Medical cannabis law--conservative or unnecessary?


Patients suffering from chronic pain, nausea or vomiting caused by chemotherapy or muscle spasms related to multiple sclerosis can now be prescribed cannabis-based therapiesPhoto: Flickr/Manuel 

Voted on Thursday, the law benefits patients suffering from chronic pain, nausea or vomiting caused by chemotherapy or muscle spasms related to multiple sclerosis.

“I am pleased that the [Chamber of Deputies] has agreed with the bill to legalise access to cannabis for medical purposes. The medical use of cannabis is an important step in our efforts to reduce the pain and suffering of some patients, where usual treatments do not allow it or more,” health minister Lydia Mutsch said.

The law was criticised by pro-cannabis campaigner Dr Jean Colombera, who was investigated in 2012 for allegedly prescribing cannabis-based drugs. He said the law was too conservative and the scope of people eligible for treatment should be wider.

“I have the impression it will only be used for people whose illnesses are too advanced… For me it should be used well before they reach this stage,” he said in an interview with Delano. “Cannabis medicines can be used to treat a far larger number of illnesses…for example if you’ve problems sleeping or depression or pain.”

Psychologist Dr Fränz D’Onghia was sceptical about the use of the new drugs for illnesses such as depression. He told Delano:

“I would say there are a lot of good medicines helping people with depression. We don’t need cannabis as a replacement for these medicines, that’s my position. Depression can be treated with psychotherapy social intervention and of course with pharmaceutical therapies.”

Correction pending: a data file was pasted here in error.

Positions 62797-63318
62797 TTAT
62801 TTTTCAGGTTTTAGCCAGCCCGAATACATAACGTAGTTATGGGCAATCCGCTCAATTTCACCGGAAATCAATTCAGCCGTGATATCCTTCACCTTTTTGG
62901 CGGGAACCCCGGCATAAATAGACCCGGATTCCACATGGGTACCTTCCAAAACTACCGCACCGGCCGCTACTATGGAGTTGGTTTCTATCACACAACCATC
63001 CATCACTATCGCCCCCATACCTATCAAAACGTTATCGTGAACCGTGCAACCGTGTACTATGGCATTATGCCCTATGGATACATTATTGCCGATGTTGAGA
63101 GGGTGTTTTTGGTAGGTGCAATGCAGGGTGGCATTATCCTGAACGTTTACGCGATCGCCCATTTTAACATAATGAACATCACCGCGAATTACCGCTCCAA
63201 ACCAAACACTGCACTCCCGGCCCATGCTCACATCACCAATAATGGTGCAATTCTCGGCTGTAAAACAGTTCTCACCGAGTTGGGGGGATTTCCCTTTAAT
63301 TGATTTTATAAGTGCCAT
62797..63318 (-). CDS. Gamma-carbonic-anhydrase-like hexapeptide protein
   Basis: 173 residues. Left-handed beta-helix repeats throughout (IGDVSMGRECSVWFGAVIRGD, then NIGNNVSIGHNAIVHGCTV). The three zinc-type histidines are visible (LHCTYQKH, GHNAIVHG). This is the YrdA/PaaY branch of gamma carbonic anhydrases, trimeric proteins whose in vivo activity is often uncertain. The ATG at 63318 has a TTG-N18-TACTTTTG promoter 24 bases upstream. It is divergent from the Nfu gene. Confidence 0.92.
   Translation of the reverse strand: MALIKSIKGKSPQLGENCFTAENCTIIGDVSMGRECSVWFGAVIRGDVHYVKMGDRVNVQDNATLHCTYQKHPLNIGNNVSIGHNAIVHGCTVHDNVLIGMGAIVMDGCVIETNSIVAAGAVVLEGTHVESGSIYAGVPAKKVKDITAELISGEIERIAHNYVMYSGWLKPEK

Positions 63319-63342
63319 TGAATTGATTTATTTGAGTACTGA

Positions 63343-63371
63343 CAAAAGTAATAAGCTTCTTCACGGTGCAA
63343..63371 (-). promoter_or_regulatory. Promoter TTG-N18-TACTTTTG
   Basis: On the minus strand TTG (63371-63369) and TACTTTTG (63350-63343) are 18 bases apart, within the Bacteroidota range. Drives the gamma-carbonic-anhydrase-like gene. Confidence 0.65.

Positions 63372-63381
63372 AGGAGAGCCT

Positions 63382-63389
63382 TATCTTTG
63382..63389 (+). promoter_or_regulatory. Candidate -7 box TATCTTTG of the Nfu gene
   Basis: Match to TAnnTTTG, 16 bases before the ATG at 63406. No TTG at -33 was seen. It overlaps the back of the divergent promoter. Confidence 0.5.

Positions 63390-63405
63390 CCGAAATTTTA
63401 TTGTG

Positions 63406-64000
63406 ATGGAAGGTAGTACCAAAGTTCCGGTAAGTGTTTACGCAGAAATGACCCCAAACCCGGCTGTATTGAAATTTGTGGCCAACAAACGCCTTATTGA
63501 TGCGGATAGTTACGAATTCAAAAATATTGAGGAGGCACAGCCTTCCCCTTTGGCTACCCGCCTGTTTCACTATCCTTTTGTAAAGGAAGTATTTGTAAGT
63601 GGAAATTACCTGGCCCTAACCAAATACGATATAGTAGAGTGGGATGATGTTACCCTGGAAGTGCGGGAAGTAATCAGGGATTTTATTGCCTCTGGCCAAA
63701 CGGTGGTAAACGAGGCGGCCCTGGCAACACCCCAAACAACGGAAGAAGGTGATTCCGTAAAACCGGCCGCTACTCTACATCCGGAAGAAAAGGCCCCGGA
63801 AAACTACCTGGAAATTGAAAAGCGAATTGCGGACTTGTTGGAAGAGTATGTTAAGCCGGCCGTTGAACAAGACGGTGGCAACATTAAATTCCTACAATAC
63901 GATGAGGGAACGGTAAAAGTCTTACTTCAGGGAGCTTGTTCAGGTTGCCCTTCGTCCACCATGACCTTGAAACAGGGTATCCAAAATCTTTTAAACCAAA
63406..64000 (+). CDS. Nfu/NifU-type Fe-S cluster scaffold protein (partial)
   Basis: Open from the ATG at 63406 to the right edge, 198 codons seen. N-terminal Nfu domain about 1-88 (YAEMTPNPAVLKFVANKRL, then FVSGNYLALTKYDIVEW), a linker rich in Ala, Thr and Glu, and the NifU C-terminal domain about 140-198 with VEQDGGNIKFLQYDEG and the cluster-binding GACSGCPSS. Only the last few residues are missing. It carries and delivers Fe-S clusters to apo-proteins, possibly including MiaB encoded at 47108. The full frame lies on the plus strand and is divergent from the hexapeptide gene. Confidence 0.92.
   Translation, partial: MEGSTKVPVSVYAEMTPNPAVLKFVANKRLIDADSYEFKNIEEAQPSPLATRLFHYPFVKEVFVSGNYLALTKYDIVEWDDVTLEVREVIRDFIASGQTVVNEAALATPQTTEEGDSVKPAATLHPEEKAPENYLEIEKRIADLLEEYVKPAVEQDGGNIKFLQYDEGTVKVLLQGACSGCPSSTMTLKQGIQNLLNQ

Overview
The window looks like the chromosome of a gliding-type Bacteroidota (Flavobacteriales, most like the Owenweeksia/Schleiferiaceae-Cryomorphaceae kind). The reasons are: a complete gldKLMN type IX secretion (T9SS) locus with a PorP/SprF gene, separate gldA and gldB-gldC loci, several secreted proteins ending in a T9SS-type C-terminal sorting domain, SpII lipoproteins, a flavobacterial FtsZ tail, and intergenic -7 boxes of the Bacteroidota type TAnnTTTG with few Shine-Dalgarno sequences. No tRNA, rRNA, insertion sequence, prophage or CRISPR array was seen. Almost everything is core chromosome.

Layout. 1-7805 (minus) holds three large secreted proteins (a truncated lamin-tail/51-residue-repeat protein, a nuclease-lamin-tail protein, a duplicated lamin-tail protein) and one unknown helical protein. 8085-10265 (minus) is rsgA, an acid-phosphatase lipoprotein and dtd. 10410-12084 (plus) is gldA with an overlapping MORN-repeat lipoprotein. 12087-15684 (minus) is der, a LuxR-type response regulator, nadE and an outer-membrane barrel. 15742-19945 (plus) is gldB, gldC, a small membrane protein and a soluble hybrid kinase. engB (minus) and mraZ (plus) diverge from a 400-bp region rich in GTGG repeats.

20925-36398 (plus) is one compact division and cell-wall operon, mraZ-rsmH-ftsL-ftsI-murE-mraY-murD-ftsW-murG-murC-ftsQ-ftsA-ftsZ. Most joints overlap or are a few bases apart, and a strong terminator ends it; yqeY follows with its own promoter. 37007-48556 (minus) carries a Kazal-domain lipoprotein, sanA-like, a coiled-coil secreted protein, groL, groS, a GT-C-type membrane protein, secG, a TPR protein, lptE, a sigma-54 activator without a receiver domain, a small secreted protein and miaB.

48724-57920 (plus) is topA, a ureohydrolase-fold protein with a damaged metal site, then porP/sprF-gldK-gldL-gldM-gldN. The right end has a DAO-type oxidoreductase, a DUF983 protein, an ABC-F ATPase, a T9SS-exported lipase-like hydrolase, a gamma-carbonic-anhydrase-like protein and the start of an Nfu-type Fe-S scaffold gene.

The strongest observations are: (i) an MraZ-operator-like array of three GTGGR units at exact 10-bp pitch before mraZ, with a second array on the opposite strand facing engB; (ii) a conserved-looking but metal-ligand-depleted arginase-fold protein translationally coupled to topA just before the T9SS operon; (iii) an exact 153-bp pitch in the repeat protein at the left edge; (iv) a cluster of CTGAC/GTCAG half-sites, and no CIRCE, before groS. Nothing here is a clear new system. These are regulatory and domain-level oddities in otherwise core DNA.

Special training for GPs

Under the law, only specialist doctors and GPs who have completed a specific training course will be permitted to prescribe the new list of cannabis-based drugs in Luxembourg, which will be available from pharmacies at the country’s four hospitals. A review will be conducted two years after the law enters into force after which the government will decide whether or not to expand the list of illnesses and symptoms that will be eligible for the therapy.

Dr Colombera said the success of the law depended largely on whether doctors accepted to prescribe the new therapies. He added that pressure from the pharmaceutical industry often went against cannabis-based therapies because it would “see lots of traditional medicines disappear and that will hurt them in the wallet.”

Addictologist and psychotherapist Dr Claude Bollendorff told Delano:

“Obviously, I welcome the law, but why not adopt the model of our big German neighbur who legislated in 2017? Cannabis medicine opens new perspectives in many diseases, including chronic pain. But it is also a complicated medicine, very individual and flexible, since the plant contains more than 500 molecules.”

How much of an impact the law will have on patients in Luxembourg remains unclear since patients already have access to cannabidiol or CBD drugs. Research suggests this non-psychoactive cannabinoid offers therapeutic benefits for epilepsy, depression, anxiety, chronic and neuropathic pain, diabetes, ADHD, autistic spectrum disorder, cancer and osteoporosis, among others. Currently its supply in the country is limited, but Dr Colombera said patients order it online from abroad.